The pages of history books are filled with unreliable information written by educated authors who specialize in disclosing our nation’s past. And in no other period of North American history does tainting historical records take a greater toll than in the descriptions of violent US altercations with Native Americans during the 1800s.
Myth, Memory and Massacre is an outstanding revelation of one of those horrific events that will deflate even the most patriotic military spirit. The falsely glorified Battle of Pease River, its subject, may have, in fact, been a massacre implemented without mercy.
Abducted as a child, Cynthia Ann Parker was captured twenty-five years later in a raid on a Comanche hunting camp led by US Cavalry and the Texas Rangers. This Caucasian woman was separated from her Comanche husband and two of her children in the so-called rescue. During this official “battle,” Indians died, apparently while fleeing, and this controversial military venture is now under scrutiny. The authors assert that racist and political views have skewed our present comprehension of the questionable tactics used.
This heavily documented book contains detailed notes, a bibliography, and a chronology of participant and eyewitness accounts. Broken down into sections exploring background, sources, reports, and reminiscences, authors Carlson and Crum examine evidence that has been ignored or misinterpreted. More broadly, they investigate the meaning of myth and folklore in historical analysis.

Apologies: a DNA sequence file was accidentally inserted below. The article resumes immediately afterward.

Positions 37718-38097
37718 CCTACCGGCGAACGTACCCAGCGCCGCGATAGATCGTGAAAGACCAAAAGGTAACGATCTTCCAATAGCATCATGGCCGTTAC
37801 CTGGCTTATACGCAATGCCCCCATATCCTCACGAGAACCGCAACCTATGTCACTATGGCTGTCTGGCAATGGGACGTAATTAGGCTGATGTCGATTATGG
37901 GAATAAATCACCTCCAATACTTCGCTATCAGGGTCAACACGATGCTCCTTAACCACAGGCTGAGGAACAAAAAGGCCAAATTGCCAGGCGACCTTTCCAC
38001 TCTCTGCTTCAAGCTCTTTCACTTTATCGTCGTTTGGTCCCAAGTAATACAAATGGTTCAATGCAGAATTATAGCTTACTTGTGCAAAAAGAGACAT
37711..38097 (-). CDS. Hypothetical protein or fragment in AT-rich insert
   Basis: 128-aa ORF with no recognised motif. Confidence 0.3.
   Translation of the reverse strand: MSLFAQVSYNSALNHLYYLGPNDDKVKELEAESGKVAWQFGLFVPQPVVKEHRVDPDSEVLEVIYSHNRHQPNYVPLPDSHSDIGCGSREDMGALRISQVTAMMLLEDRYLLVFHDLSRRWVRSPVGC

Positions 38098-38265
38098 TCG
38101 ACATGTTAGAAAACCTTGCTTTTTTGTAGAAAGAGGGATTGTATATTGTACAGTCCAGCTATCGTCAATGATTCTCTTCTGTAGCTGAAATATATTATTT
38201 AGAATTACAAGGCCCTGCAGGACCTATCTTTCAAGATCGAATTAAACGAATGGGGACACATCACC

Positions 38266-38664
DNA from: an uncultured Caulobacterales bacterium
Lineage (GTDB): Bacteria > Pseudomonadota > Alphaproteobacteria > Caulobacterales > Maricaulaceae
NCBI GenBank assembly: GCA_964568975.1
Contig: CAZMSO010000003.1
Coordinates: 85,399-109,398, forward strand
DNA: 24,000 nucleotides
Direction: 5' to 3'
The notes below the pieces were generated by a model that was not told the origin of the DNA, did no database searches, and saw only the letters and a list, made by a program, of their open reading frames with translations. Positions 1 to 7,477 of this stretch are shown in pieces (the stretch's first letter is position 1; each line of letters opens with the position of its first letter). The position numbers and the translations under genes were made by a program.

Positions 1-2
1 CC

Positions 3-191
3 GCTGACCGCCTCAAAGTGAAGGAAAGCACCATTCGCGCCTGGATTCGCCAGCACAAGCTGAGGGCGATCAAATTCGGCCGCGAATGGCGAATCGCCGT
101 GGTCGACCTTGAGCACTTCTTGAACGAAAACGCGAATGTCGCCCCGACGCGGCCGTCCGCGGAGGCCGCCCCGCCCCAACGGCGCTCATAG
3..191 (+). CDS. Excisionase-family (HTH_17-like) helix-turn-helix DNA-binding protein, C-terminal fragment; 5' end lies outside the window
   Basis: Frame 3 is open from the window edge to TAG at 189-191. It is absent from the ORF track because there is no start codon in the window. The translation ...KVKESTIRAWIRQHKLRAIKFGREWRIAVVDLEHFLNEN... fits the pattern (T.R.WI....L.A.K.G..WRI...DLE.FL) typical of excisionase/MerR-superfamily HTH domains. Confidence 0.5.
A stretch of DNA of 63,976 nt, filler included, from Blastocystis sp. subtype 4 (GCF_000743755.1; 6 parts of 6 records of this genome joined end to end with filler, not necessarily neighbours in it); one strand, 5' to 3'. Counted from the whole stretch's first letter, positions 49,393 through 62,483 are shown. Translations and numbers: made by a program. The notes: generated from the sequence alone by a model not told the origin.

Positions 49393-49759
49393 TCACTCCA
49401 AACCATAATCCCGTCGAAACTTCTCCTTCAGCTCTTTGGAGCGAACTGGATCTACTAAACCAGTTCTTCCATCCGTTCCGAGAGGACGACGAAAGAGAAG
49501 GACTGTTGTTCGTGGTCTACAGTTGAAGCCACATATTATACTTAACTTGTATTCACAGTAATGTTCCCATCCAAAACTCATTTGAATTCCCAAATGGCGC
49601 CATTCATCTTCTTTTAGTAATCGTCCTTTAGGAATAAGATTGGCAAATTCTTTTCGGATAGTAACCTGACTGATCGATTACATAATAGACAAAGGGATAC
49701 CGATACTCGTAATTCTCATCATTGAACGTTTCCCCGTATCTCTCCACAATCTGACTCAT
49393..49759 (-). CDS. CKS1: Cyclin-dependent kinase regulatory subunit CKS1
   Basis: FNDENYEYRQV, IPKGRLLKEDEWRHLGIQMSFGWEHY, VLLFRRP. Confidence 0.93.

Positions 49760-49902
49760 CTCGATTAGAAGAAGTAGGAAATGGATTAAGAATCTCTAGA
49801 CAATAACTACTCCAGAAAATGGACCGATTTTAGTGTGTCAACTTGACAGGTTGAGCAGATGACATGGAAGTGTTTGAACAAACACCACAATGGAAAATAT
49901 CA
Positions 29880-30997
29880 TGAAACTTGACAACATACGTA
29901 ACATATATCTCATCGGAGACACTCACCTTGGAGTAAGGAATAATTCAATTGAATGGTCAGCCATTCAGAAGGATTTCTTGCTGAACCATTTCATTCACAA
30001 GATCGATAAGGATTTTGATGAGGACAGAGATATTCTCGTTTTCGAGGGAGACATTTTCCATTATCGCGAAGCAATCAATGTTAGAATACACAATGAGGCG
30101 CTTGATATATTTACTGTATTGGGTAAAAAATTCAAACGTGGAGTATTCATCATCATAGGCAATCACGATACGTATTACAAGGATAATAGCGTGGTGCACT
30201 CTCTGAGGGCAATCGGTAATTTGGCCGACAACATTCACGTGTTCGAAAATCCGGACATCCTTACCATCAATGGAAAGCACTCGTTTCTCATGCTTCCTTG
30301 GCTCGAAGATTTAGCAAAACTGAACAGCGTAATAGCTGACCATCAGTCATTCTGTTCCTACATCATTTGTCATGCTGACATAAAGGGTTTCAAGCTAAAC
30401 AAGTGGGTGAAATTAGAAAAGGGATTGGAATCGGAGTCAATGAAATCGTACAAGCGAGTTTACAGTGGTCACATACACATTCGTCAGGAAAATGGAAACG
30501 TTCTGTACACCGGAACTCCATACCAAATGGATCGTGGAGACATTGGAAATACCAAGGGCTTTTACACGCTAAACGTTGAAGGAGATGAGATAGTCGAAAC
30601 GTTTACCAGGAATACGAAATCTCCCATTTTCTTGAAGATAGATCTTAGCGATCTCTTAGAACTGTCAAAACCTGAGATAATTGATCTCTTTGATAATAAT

With several research and writing honors, along with six university teaching awards, Paul H. Carlson is the prolific author of numerous books and articles. He is professor emeritus at Texas Tech University, as well as a fellow of the Texas State and West Texas Historical Associations. Tom Crum is a former state district judge and a past president of the West Texas Historical Association, with several articles and book chapters to his credit. He serves on the board of directors for the East and West Texas Historical Associations. Carlson and Crum have exposed fabricated testimony, forged diaries, and a missing Ranger report in their claim that historians have used invention as the basis for 150 years of study on the Pease River episode. The “rescue” of Cynthia Ann Parker is now a tragic part of our heritage.